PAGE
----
We think one of the best ways to get to know a band is by asking what music inspired them to write in the first place. We caught up with bassist & vocalist Alicia Gaines to ask about her “Five Favourites” – five songs that she believes have inspired Ganser’s song-writing techniques on their latest record. Check out her choices below, and scroll down to watch Ganser’s video for ‘Projector’ at the end of this post.

 

1. Yeah Yeah Yeahs – ‘Date With a Night’
There is a songwriting mode we’ve utilized at times which I’ve jokingly called “Doom Hoedown” or “Doom Shuffle.” Before really getting into The Birthday Party and their ilk, my first concert back home with my high school friends was Yeah Yeah Yeahs. I remember being blown away by their raw delivery and Karen O’s command of her particular vocal style. It took us a while to tease out what songs lean into Nadia and my strengths as vocalists, but man the music’s like a glove for O’s voice here. Listening to this really makes me miss the chaos of playing live.

2. Ultravox – ‘Distant Smile’
For Ganser, it’s about contrast. The violence and serenity in this track really compliment each other. Red looks more red against green, and so on. In a way the form of this one is a backwards version of our track ‘Emergency Equipment and Exits’. I love how the back half of this song sounds like its running away from itself.

3. Talking Heads – ‘Life During Wartime’ (Live in Los Angeles 1983)
This live version has an inevitability that’s hard to escape. The faster tempo and incredible work by the band’s support vocalists adds to the urgency on this classic. Tina Weymouth is just a monster. I have a strained and complicated relationship to the history of particularly Black women backup singers for white bands, but my affinity for this song and album (Stop Making Sense) remains.

4. These Immortal Souls – ‘The King of Kalifornia’
When there isn’t really a template for voice or perspective, it’s a journey to find what feels natural or what you need to try on to see how it fits. I think this album (I’m Never Gonna Die Again) is the first time we’ve really waded into “cockiness” as an attitude, which isn’t something women are encouraged to do. It felt really good to really absorb the energy of Rowland and some of the 90’s British bands we love. Bravado feels like a lounge lizard to me. We free associated in that direction and that attitude crept into several songs on our new record.

5. Liars – ‘No.1 Against the Rush’
I’m so amazed every time I look at Liars’ range. I have a soft spot for ambivalent tone bands like Liars and Radiohead have. There’s always a sinister edge, a wistfulness to their music throughout their discography that’s extremely admirable. Our album Just Look at That Sky is really comfortable for ambivalence, but that takes time and living in the grey. We’re just here to eavesdrop.

Thanks to Alicia for sharing her favourite songs with us.
Watch the video for Ganser’s latest single ‘Projector’ below.

Order your copy of Ganser’s new album here.

Photo Credit: Kirsten Miccoli

FIVE FAVOURITES: Mentrix

Born in Iran but now based in Berlin, Mentrix blends her experiences of eastern and western culture, along with traditional Sufi instrumentation to create her beguiling, bold soundscapes. Her extensive travels and multiple influences – from Latin and French Literature, to The Qu’ran and traditional Persian poetry – give her music a diverse and fascinating edge. She’s set to release her debut album – My Enemy, My Love – on 3rd April via her own (female-led) record label, House of Strength.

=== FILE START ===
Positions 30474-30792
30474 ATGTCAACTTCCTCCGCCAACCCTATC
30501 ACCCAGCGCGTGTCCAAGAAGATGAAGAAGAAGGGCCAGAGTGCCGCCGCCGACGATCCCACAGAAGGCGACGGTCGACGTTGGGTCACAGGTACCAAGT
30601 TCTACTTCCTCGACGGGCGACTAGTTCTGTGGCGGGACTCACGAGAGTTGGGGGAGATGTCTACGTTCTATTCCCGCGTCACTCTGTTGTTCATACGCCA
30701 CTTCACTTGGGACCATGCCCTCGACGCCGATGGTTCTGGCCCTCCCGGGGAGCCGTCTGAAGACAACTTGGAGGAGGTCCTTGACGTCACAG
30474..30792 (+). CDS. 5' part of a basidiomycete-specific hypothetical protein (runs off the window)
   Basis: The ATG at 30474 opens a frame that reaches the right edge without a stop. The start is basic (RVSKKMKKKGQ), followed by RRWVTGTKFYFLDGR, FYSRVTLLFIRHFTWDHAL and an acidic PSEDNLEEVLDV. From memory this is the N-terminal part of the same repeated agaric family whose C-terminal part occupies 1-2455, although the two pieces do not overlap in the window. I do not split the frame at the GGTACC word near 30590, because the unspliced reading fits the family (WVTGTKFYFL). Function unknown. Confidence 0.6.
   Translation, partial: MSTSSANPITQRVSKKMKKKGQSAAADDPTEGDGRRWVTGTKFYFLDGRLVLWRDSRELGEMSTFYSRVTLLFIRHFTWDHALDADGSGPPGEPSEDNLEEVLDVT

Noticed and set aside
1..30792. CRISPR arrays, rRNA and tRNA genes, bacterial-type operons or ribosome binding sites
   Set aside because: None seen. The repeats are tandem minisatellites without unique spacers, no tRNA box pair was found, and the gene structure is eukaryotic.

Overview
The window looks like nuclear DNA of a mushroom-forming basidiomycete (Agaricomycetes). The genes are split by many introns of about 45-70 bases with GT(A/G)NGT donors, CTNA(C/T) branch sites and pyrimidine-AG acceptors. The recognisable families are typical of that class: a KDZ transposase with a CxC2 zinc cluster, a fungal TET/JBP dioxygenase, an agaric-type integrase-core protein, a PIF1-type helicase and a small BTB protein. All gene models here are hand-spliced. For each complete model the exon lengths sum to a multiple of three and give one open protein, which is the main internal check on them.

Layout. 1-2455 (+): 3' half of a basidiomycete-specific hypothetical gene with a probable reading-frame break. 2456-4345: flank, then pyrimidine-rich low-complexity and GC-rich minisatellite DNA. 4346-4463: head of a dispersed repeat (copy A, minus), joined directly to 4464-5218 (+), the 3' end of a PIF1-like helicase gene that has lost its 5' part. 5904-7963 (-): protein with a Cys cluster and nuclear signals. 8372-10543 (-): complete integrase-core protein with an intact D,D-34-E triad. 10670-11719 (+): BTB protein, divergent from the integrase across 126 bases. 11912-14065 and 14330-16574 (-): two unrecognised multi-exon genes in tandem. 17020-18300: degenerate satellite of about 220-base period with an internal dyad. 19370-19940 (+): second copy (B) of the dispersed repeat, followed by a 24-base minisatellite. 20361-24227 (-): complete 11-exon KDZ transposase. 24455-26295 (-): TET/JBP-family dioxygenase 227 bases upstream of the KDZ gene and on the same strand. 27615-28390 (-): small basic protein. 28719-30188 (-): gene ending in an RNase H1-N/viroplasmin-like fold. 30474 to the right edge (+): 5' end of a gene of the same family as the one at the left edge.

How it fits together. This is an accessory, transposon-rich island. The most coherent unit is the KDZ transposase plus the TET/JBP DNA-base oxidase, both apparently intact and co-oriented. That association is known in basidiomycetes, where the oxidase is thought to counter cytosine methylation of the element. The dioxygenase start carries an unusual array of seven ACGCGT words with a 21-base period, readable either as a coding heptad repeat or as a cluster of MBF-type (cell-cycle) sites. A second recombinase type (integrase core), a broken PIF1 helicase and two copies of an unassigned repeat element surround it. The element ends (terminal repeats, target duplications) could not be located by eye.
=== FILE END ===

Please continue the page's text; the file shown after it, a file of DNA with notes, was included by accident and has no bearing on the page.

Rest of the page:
We think one of the best ways to get to know an artist is by asking what music inspired them to write in the first place. We caught up with Mentrix to ask about her “Five Favourites” – five albums that influenced her song writing techniques. Check out her choices below, and scroll down to watch the video for ‘Nature’ at the end of this post.

Mentrix: “It’s hard to narrow things down to five favourite records. I love soul, funk, blues, rock, punk, hip hop. I have adored James Brown, Mick Jagger, Erykah Badu, Candi Staton, Aretha Franklin, Nina Simone, Patti Smith and Mariah Carey (yes yes, l love Mariah). Who can deny the global phenomenon that was Michael Jackson’s History? And no matter what genre of music you are into, Bob Marley will always have a place of its own in your music-consciousness. As of pop and electronic music; MIA, Santigold and The Knife are among artists I consider pioneers. But when it comes to albums, strangely enough I surprise myself with what popped up. Suddenly, some albums that I had not thought of for a long time came back to mind. I know every note of Smoker’s Delight (Nightmares on Wax) and Fink’s first album Biscuit for Breakfast is a significant one for me. But, as I began to ask myself which were the 5 albums that stood out the most; some forgotten memories returned with their very own soundtrack. Here are my top 5 albums as I remember them today…”

1. Tracy Chapman – Tracy Chapman
The first record that comes to mind is the one that blew my mind – although 10 years had passed since its original release, it was a discovery for me and probably my introduction to songwriting. I would teach English lessons to an older lady in Tehran using the lyrics of this album. I miss that woman and hope to find her some day…

2. The Police – Greatest Hits
Another album that had a huge impact on me was The Police Greatest hits released in 1992. Every track an undeniable hit. Probably my introduction to what a hit is.

3. Radiohead – In Rainbows 
I discovered them much later in life and they won my utter most reverence with the album In Rainbows. Radiohead know how to make that kind of record.

4. Bjork – Vulnicura
Bjork has been a constant inspiration and Vulnicura is my favorite album of the artist. Although I m a huge Biophilia and Medulla fan, I relate much more to the love and pain topic of the artist’s most bold album in my opinion.

5. Yeah Yeah Yeahs – Fever to Tell
I discovered the Yeah Yeah Yeahs a bit too late to be honest… When I did, I listened to this record over and over again. It gave me the confidence to make music and inspired me at so many levels. I consider Karen O a bit of a guru… And this record remains sacred to me.

Thanks to Mentrix for sharing her favourites with us. Follow her on Facebook & Spotify for more updates.

Photo Credit: Gilles Estève